SecurityBrief Australia - Interview: What Industry 4.0 and cybersecurity mean for the industrial sector

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Interview: What Industry 4.0 and cybersecurity mean for the industrial sector

Honeywell is one of the world’s largest producers of technology for the energy, safety and security, performance materials, and home and building sectors.

With more than $40.5 billion in sales in 2017 alone, the company prides itself on delivering ‘the power of connected’.

At the opening of Honeywell’s first Industrial Cyber Security Centre in Singapore last month, we spoke to Nigel Brockett, who is Honeywell Process Solutions’ vice president of sales for APAC.

Honeywell Process Solutions (HPS) is a business unit that specialises in process automation control, bringing continuous evolution from legacy process control systems to leading automation solutions.

“You have a control system is computer-based. You have a control room with a guy sitting in there who is operating the plant remotely. It’s a broad portfolio,” Brockett says.

“From field instrumentation and the sensors that detect all of the parameters such as pressure level, temperature, quality of the process, is all built into the control system. We provide all of those transmitters into the centralised control system. Above that we have advanced process control and software that sits on top of that. They enable operations to optimise their facility.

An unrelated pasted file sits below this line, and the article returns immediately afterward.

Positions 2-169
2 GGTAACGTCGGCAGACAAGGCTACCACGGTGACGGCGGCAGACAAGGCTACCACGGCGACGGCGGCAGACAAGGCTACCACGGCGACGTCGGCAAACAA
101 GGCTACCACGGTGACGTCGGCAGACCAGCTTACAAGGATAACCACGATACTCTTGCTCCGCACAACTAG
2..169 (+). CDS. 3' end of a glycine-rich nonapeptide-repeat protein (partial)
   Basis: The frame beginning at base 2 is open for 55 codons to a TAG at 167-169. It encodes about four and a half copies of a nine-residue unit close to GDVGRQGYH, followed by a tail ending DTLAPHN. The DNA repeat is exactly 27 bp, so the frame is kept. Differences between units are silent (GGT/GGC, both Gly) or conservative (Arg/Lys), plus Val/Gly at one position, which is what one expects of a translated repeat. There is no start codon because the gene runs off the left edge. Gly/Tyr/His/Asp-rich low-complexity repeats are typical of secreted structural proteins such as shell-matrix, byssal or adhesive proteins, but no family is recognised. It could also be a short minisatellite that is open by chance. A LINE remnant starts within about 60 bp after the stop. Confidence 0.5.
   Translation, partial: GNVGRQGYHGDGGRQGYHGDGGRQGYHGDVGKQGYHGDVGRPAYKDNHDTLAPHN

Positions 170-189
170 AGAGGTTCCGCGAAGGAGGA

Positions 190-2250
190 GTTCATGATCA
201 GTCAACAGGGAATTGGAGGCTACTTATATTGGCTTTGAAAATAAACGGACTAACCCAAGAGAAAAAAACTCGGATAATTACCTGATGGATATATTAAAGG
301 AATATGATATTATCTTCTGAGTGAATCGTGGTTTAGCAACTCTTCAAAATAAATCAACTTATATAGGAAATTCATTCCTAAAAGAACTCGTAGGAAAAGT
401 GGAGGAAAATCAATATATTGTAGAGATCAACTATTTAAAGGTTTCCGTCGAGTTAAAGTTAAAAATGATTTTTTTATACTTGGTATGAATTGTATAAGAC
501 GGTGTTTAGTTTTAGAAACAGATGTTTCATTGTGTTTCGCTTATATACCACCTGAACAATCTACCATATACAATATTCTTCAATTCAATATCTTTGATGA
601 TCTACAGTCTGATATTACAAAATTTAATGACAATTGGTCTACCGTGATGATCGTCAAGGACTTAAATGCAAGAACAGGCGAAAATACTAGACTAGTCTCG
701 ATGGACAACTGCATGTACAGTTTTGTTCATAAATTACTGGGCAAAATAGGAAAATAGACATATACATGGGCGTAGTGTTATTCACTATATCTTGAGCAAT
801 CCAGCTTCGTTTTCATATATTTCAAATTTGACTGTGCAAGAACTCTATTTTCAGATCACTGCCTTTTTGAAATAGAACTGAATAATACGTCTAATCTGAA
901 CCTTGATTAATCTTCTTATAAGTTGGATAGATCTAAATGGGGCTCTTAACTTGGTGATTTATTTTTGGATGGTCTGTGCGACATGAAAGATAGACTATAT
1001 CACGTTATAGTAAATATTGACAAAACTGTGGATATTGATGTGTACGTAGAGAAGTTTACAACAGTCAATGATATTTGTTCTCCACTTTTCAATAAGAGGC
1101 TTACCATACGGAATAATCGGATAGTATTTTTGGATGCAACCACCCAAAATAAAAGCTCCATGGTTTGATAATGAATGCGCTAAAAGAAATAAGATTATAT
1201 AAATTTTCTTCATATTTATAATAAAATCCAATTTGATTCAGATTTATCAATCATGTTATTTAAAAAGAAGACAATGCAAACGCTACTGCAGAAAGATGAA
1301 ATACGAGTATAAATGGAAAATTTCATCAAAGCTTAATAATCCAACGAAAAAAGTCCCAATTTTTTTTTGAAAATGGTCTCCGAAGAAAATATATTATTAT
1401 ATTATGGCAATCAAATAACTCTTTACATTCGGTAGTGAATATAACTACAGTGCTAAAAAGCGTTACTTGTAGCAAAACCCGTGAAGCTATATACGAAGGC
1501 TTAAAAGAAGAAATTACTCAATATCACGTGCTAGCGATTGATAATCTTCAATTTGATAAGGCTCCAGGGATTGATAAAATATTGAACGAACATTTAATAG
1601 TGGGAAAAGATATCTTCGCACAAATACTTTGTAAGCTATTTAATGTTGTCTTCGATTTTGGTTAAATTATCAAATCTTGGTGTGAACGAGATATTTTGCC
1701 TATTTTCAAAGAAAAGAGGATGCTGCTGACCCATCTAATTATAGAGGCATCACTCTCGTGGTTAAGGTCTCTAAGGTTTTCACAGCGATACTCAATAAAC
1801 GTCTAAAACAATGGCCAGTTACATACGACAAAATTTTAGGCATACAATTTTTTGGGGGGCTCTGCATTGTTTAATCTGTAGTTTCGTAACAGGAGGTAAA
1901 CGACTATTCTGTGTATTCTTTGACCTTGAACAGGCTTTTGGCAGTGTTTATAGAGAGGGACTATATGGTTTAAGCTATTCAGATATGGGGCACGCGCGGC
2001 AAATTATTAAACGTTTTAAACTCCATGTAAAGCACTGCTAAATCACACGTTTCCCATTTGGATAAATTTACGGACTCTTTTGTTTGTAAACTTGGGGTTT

He says that the company’s high-growth regions are India, China, and ASEAN. The company also services clients across Australia, New Zealand and Papua New Guinea.

In New Zealand its main focus is within the dairy industry, while in Australia it is heavily involved with the mineral process as well as the oil and gas industries.

“We’re actually at a point of change in the industry,” Brockett says, in reflection of new technologies such as the Internet of Things (IoT) coming into industrial firms.

“Process industries have traditionally been very cautious about how they adopt technology. If you put a new technology in your plant and it stops working, it’s costing $1-3 million per day, or if it causes an accident it could be catastrophic.”

With that in mind, Brockett says the industry must move cautiously but with the introduction of Industry 4.0, progression will go a little faster.

While it may not directly affect control systems, it does leverage the data from those systems.

“The amount of data you get out of a process plant every second, let alone every year is mind-blowing. How do you use that data to improve your operation?”

“Applying knowledge of the industry with that data to provide information that enables the operation to perform better is the crux of the issue.

As the use of data grows, cybersecurity must go hand-in-hand. In fact, one of the reasons Industry 4.0 isn’t moving very fast is because of security concerns, Brockett says.

“There are generally several layers of firewalls around control systems. Although you might have data flowing up from the control systems, if you don’t have anything flowing down it’s not so bad.”

“If you send information to someone accidentally, then they’ve got that information. But if they can send information to your control system and take something offline, that could be catastrophic. Architecture is very important.”

Honeywell’s Industrial Cyber Security Centre of Excellence is a major asset to Asia Pacific, particularly for access to local experts.

“With Industry 4.0, cyber is going to become important as we move forward and that’s one of the key takeaways,” Brockett concludes.

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